WHISTLE WITH THE ORCHESTRA
Like you’re ever allowed to.
When I was little, every summer my mother and father would rent a little cottage up in South Fallsburg, NY. From Memorial Day to just past Labor Day I would live 97 miles from New York City in the area know as the Catskills. I would miss the last days of the school year ending, and the first days of the next school year beginning. There have been many movies and stories about summer in the Catskills, but mine was a little different.
For several summers when I was about seven years old, we rented a cottage across the little road from The Windsor Hotel. Along with the rental price came use of the Hotel’s facilities. These hotels had a lot of facilities so that part of the deal was golden. Every hotel had tennis courts and shuffle-board and all kind of things to do. In the 50s every hotel had a big dance band, a Latin band, and maybe a Jazz combo. Every hotel of this size had three. The Windsor Hotel was a little different, it had an orchestra.
I loved to hear the orchestral music. Two times a week I would go across the country road and watch the orchestra rehearsal. Then on Saturday night I think it was, the orchestra would perform what they had rehearsed. I would put on my little bow-tie and jacket, and listen to the music I had heard rehearse during the week.
I was diligent. I never missed a rehearsal or performance.
Early on during the rehearsals, I started whistling along with the music. I would sit in the first row of the empty concert room, 3 and a 1/2 feet below the musician’s feet, and whistle my brains out. Sometimes I would whistle just a section’s part. Sometimes I would whistle the overall sound of the orchestra. Sometimes I would whistle all the internal melody lines. But whatever I whistled, no one ever said anything to me or to stop whistling.
My whistling stamina grew quickly. I could whistle whole Beethoven symphonies, the Brandenburg Concertos, Mozart, Brahms, Bach, Stravinsky, circular whistling, both in and out so you could whistle and breath without stopping. I learned to whistle and hum at the same time. I could even whistle like my brother Charles, who fell off the park wall when he was a kid and always whistled out the side of his mouth. I could whistle like him. I could whistle anything, always in tune and in time. And no one ever stopped me.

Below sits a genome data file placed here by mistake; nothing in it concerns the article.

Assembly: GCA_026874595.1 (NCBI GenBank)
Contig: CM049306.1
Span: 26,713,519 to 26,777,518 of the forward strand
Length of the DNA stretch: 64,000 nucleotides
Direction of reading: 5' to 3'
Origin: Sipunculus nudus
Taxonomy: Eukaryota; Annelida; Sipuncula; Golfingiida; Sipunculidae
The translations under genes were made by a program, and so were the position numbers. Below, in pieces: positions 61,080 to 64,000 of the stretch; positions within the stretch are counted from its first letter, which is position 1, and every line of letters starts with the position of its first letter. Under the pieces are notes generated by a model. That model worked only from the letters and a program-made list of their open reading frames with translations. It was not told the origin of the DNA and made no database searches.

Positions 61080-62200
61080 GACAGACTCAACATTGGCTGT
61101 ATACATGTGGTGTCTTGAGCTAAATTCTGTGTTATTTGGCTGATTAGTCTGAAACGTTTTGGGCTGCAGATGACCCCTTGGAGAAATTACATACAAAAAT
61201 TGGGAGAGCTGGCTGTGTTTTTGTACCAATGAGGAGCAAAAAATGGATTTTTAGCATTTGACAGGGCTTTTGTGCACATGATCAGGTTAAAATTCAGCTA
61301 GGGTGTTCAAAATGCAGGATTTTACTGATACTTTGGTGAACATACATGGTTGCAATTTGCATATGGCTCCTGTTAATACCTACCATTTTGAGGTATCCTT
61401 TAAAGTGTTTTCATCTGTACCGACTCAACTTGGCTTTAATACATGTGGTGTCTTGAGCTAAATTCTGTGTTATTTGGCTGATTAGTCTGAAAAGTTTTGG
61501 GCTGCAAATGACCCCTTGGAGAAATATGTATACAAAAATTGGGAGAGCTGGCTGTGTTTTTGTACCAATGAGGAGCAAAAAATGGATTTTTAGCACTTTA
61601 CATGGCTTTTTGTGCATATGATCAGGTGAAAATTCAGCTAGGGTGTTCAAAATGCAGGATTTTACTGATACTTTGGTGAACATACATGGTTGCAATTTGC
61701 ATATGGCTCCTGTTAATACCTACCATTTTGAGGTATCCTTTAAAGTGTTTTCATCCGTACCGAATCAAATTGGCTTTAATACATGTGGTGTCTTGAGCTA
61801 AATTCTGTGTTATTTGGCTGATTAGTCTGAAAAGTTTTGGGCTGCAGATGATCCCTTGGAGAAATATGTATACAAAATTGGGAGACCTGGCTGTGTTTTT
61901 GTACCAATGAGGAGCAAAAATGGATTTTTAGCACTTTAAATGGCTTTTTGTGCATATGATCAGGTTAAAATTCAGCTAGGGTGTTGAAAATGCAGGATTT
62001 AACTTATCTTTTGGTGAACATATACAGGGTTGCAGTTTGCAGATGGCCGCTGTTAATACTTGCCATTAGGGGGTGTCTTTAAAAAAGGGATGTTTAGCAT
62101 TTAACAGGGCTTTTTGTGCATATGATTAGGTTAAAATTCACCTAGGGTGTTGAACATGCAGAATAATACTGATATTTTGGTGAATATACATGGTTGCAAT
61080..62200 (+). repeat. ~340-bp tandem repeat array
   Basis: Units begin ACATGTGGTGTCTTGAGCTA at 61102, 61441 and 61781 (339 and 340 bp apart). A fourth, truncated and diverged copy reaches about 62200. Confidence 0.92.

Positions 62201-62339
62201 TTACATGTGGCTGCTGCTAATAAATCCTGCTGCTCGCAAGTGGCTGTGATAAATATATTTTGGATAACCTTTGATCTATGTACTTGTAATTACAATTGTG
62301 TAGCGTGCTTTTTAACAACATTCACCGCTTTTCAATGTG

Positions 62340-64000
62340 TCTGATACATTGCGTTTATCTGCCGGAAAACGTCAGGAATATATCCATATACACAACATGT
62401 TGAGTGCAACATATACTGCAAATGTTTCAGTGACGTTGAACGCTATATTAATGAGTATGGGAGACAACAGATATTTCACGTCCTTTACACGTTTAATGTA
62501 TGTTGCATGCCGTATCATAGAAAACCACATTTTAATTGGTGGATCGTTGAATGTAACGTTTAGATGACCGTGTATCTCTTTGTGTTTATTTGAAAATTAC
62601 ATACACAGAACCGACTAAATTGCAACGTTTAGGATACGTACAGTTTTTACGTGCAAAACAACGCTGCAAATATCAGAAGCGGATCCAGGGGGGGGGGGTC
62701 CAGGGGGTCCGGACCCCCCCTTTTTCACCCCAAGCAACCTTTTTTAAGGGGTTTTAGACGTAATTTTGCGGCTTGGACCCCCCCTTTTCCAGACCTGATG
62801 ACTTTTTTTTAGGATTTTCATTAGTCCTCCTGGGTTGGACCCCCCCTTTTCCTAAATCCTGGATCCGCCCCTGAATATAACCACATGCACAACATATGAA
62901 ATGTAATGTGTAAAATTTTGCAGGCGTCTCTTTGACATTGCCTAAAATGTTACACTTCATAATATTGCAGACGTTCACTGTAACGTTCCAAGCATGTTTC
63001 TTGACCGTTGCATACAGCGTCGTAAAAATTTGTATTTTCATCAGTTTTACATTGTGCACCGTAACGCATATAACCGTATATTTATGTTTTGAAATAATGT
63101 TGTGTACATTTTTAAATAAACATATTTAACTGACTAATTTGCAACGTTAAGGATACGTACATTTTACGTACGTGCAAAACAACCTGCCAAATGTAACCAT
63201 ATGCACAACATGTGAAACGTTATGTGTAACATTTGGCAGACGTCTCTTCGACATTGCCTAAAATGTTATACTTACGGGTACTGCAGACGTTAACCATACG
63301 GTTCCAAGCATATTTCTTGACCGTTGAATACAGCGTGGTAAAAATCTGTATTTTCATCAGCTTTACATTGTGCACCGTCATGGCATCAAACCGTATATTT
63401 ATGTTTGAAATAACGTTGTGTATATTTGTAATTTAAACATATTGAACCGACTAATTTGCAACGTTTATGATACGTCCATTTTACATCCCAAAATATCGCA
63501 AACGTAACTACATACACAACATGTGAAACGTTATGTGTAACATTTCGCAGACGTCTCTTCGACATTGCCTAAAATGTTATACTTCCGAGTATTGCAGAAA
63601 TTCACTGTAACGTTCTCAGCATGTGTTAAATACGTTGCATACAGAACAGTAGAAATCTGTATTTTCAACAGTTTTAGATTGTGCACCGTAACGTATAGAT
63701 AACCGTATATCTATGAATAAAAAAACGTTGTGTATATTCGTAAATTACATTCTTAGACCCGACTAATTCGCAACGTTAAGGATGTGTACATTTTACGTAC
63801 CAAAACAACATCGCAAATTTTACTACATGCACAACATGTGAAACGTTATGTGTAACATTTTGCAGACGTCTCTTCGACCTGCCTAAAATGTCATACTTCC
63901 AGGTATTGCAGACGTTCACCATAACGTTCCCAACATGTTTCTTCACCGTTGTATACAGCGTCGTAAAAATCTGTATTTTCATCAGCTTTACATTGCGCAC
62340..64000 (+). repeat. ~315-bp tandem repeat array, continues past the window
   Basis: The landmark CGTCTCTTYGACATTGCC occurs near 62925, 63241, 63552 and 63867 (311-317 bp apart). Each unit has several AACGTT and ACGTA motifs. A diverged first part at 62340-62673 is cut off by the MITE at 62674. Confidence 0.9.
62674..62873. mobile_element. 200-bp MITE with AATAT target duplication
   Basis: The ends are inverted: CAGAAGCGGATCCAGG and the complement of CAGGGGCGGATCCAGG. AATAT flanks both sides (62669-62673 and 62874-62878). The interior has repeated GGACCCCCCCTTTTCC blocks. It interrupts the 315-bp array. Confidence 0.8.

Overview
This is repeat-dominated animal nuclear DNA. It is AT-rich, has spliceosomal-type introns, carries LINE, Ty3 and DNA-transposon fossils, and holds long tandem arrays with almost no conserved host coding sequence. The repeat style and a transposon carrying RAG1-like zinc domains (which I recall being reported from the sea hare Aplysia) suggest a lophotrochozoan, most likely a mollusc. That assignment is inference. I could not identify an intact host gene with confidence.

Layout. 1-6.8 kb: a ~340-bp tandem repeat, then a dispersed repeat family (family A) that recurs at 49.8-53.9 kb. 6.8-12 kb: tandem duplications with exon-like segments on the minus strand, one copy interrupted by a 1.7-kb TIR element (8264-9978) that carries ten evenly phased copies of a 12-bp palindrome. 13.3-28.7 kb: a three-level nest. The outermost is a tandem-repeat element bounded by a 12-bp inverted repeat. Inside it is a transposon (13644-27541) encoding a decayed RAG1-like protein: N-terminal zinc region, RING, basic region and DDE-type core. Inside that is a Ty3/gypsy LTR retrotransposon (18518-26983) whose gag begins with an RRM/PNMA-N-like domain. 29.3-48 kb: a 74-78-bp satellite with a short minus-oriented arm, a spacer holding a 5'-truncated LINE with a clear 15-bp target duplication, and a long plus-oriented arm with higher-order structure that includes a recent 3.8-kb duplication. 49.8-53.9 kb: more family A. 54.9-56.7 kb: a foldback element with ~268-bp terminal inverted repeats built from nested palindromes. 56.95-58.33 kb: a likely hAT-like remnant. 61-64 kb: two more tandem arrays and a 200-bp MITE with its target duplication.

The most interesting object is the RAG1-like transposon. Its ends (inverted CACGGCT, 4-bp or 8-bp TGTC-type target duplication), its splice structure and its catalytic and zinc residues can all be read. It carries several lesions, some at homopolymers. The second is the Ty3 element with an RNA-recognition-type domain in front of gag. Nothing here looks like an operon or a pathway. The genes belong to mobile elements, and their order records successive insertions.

After a couple of seasons, towards the end of one summer, I got the Chicken Pox. My mother wouldn’t let me go to rehearsal. When the orchestra’s rehearsal ended, a few members of the string section including a Mrs. Kennedy (cello) came to the bungalow colony to find out what was wrong. They couldn’t believe I missed a rehearsal. They found me in bed with the chicken pox. Actually that was when my cousin Murray taught me how to play chess, right in bed. What a great game. I didn’t think much of anything at those times but my mother thought it was very nice for them to find out what happened to me.
Many years later, I must have been in my forties working in the theater. I learned that normally, you weren’t allowed to whistle along with the orchestra. You weren’t allowed to whistle during a rehearsal and you weren’t allowed to whistle during the performance. I didn’t know, I was a kid, I had done it so many times. To this day I still whistle all the time. The only time I stopped was during the week when my father died. My mother noticed and pointed out to me I wasn’t whistling, and then I started again.